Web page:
You were forced to take 20-year-olds to visitation rooms to film mea culpa videos that have no meaning. Your obsession with mea culpa videos is incredible. As if a video recorded under psychological torture was anything but proof of the psychological torture itself. You humiliated people, made them feel like cowards, drew out the words you wanted to hear with threats, these words that gave you reason, words that pointed to another culprit. The enemy.

You hit your fist on the table when these words didn’t come out and drew out interrogations for hours, bringing a psychologist in to analyze, live in the flesh, those who refused to say what you wanted to hear. The thing is though, that what you want to hear doesn’t exist. It’s in your head. It’s in the head of every one of the people who interrogate, record videos, and hit tables with their fists. Torture is never a solitary practice. The presence of another torturer justifies your own. There’s the person recording it, the person doing the interrogating, there’s the psychologist. They all have a purpose. Not to make you feel alone. Validating what you’re about to do every morning you wake up, drag your feet out of bed, slowly do up the buttons on your shirt and go to your office.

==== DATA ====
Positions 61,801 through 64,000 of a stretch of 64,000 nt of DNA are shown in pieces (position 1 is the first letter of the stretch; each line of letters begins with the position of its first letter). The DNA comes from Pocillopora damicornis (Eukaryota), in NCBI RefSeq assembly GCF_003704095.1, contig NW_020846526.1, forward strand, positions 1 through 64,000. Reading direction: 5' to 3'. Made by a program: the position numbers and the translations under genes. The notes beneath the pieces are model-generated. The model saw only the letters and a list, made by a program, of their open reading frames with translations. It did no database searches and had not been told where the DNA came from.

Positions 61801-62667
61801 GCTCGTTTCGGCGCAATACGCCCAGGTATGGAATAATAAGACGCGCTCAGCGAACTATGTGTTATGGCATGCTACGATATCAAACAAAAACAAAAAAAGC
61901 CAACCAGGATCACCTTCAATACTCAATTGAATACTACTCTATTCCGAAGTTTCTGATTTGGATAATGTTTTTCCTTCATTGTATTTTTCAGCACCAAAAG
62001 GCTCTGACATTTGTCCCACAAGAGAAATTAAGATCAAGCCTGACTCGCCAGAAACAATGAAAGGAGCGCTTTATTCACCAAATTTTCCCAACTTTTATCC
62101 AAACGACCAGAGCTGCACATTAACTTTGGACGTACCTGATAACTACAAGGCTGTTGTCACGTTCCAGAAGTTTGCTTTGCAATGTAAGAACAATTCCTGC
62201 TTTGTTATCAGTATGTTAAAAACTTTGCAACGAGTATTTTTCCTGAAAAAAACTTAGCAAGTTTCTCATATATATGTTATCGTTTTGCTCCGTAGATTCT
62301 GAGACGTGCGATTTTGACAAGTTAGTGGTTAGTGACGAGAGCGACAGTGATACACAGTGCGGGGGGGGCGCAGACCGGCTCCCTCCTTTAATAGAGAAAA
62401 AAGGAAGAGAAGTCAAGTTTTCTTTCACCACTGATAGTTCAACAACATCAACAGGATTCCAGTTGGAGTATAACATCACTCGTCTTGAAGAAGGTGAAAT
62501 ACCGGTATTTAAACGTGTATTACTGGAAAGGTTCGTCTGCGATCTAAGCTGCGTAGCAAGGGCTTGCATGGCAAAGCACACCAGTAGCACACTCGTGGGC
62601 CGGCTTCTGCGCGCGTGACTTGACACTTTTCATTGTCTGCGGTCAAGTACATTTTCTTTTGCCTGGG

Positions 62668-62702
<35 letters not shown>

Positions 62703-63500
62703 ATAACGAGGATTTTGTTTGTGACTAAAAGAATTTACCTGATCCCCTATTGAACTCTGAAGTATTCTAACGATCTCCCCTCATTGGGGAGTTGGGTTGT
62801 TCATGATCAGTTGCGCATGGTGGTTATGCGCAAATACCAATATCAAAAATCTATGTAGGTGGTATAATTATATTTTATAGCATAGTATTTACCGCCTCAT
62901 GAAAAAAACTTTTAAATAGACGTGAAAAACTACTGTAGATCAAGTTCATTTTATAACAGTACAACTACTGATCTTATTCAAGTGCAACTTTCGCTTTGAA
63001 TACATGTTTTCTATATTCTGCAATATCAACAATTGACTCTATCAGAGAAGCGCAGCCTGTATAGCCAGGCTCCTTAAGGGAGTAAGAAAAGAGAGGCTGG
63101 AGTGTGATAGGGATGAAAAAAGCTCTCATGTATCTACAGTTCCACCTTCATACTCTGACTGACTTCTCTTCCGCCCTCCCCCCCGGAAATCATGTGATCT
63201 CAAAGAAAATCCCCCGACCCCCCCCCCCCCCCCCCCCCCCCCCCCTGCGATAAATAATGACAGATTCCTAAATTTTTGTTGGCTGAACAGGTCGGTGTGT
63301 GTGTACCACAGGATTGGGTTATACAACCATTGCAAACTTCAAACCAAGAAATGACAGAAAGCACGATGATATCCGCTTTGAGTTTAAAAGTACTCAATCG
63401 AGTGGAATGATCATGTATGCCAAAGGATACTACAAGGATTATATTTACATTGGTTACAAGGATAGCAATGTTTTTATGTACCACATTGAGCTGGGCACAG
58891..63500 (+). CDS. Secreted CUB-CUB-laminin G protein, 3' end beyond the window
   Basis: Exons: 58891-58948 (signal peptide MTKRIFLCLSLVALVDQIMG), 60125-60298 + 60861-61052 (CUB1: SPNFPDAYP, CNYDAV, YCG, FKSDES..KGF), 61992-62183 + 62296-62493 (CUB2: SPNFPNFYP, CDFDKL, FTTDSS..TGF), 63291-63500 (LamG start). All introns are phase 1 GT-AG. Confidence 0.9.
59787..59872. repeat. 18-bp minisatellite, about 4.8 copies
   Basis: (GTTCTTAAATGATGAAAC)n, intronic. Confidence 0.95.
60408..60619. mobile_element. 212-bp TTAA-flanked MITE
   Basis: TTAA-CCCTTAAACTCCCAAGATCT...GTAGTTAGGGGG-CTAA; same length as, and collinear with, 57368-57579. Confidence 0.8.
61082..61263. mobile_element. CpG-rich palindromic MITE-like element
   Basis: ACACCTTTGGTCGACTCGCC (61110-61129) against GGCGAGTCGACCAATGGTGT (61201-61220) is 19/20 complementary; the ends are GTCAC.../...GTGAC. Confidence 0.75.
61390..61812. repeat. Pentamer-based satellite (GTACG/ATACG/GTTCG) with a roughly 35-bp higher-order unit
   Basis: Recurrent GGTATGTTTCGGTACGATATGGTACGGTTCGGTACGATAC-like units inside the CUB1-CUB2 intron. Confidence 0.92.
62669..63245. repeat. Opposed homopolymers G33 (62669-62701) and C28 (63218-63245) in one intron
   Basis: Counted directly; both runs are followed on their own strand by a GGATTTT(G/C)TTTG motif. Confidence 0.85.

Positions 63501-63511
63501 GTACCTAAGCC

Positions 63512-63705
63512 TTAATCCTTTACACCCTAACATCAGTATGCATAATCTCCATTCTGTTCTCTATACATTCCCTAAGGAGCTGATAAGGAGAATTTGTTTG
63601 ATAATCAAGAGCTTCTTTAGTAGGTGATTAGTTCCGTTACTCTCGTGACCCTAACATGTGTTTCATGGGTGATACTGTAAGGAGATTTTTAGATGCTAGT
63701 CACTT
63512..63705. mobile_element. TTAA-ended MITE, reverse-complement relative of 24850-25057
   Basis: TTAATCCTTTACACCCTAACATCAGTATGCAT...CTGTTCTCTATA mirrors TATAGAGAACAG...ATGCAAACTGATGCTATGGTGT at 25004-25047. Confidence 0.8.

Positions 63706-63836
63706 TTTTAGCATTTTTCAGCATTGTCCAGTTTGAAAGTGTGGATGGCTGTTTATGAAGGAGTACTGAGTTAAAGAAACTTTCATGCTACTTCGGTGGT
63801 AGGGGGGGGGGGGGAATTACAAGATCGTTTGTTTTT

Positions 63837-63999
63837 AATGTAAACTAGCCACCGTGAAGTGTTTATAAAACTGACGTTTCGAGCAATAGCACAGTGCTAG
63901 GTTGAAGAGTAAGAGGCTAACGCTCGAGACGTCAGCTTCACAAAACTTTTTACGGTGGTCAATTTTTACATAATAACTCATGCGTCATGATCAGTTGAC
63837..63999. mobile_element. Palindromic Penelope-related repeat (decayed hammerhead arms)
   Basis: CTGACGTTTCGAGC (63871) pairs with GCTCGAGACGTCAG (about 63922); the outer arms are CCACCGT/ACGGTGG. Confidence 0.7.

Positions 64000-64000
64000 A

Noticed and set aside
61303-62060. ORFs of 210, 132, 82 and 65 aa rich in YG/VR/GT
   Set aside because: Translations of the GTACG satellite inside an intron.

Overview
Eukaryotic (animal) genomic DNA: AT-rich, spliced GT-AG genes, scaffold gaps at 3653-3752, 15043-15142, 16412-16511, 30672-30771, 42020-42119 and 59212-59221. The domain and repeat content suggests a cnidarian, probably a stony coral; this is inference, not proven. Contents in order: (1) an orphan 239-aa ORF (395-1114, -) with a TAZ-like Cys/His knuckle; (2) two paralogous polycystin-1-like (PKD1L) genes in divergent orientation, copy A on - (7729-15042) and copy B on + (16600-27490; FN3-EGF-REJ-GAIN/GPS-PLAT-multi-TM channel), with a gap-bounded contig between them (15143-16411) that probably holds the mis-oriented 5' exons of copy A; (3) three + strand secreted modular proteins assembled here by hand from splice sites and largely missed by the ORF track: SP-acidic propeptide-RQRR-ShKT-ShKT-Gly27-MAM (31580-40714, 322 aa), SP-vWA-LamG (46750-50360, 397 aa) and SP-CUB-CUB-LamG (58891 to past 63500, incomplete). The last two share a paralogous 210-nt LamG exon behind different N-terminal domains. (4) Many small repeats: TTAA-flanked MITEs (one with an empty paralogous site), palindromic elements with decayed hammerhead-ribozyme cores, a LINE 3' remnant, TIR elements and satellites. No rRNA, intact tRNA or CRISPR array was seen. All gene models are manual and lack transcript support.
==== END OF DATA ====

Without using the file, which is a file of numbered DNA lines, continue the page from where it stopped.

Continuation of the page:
But you are more and more alone. We both know it. You try to pretend, but your children, the ones who have the blood of heroes running through their veins, didn’t wake up this time for the May 1st Parade. Your friend’s son who has a painting of Fidel Castro up at work is saving up money to go to Nicaragua [en route to the United States] One day, you’ll go to the office to torture young people and they’ll have changed the psychologist or cameraman.

The young people who you tortured over 11 years ago, who appeared in your videos, will cry out what really happened, and your recordings will become a popular joke. You’ll say they were mercenaries, and the Cuban people will see them as heroes. You’ll want to delete every confession obtained under pressure, but your videos will be there to persecute you. You’ll stop waking up in the morning, buttoning up your shirt, and going to the office because you’ll be in jail. It’s at that moment that your victims will be able to rest in justice.

Read more from Cuba here on Havana Times.